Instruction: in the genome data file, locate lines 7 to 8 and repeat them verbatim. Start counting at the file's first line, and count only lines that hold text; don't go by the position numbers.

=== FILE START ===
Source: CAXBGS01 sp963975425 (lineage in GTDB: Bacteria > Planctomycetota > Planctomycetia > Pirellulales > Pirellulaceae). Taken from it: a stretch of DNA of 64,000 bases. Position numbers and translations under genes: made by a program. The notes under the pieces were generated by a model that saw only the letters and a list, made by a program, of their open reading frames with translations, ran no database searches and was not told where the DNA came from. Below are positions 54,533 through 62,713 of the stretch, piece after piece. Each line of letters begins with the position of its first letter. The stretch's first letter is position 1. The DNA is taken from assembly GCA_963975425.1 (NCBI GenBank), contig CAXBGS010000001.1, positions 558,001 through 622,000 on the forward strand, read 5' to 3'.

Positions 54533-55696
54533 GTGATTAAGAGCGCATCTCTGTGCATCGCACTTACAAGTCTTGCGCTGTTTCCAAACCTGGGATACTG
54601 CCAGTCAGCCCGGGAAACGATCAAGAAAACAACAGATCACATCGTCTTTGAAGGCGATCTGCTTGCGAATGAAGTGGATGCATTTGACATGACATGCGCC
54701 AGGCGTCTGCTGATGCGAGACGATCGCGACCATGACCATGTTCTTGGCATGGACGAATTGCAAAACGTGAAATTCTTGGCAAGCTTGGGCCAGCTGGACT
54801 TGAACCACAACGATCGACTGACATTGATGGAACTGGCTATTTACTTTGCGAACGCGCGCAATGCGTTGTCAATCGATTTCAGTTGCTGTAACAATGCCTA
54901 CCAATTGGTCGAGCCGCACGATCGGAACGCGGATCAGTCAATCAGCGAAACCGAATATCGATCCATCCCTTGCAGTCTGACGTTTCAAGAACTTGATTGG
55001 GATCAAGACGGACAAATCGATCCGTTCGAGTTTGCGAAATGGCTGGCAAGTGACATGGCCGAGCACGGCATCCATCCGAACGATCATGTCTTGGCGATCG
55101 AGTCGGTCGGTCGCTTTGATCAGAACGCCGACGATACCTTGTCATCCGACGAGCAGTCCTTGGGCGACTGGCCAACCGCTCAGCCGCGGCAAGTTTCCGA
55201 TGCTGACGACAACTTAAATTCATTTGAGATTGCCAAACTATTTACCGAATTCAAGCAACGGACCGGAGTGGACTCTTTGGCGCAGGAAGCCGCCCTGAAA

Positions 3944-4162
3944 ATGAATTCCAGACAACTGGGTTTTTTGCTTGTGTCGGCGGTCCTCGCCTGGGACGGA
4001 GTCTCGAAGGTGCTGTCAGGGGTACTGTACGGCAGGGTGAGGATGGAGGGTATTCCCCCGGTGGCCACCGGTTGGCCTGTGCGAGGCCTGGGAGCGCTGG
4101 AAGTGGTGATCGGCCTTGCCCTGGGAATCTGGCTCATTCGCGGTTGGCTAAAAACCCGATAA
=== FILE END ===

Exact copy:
54901 CCAATTGGTCGAGCCGCACGATCGGAACGCGGATCAGTCAATCAGCGAAACCGAATATCGATCCATCCCTTGCAGTCTGACGTTTCAAGAACTTGATTGG
55001 GATCAAGACGGACAAATCGATCCGTTCGAGTTTGCGAAATGGCTGGCAAGTGACATGGCCGAGCACGGCATCCATCCGAACGATCATGTCTTGGCGATCG